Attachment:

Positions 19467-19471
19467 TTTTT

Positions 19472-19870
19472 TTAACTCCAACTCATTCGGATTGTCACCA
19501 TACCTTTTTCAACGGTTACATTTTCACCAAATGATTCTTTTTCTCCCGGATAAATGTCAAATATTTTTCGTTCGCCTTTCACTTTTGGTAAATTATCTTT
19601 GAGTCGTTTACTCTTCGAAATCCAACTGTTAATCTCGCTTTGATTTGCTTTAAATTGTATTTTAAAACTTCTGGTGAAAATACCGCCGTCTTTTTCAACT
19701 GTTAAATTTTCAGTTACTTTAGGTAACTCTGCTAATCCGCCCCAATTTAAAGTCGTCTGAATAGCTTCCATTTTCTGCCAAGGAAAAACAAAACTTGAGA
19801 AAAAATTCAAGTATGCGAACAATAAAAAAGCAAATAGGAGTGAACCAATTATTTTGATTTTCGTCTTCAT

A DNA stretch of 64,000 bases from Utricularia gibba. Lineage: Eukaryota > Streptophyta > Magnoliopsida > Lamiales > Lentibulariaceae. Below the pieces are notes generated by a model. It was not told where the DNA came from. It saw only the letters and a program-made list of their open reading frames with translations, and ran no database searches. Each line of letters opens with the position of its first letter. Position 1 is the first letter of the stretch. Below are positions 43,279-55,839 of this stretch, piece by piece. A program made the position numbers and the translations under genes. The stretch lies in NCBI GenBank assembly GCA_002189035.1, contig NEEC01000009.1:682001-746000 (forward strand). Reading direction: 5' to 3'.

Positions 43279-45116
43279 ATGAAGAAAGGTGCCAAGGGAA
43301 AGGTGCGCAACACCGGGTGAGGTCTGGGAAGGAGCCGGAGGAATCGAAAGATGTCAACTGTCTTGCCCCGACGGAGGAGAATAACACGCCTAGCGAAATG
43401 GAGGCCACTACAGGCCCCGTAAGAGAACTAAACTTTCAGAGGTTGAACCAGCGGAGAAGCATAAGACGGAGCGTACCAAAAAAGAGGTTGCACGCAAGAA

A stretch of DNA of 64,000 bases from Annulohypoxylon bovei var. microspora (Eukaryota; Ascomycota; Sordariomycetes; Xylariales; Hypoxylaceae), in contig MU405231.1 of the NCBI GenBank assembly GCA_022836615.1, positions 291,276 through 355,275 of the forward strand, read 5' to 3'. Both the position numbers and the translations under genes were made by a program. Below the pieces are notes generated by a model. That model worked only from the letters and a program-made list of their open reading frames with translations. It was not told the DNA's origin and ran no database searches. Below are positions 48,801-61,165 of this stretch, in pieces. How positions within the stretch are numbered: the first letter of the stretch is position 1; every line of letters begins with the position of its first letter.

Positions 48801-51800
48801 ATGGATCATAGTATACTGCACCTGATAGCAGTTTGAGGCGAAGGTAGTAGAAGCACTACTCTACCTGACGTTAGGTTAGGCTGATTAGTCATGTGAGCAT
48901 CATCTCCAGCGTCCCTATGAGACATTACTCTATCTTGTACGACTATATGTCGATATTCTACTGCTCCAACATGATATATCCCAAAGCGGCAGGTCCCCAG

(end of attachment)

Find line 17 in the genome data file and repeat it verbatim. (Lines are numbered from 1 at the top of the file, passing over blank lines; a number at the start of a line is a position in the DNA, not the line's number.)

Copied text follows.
48901 CATCTCCAGCGTCCCTATGAGACATTACTCTATCTTGTACGACTATATGTCGATATTCTACTGCTCCAACATGATATATCCCAAAGCGGCAGGTCCCCAG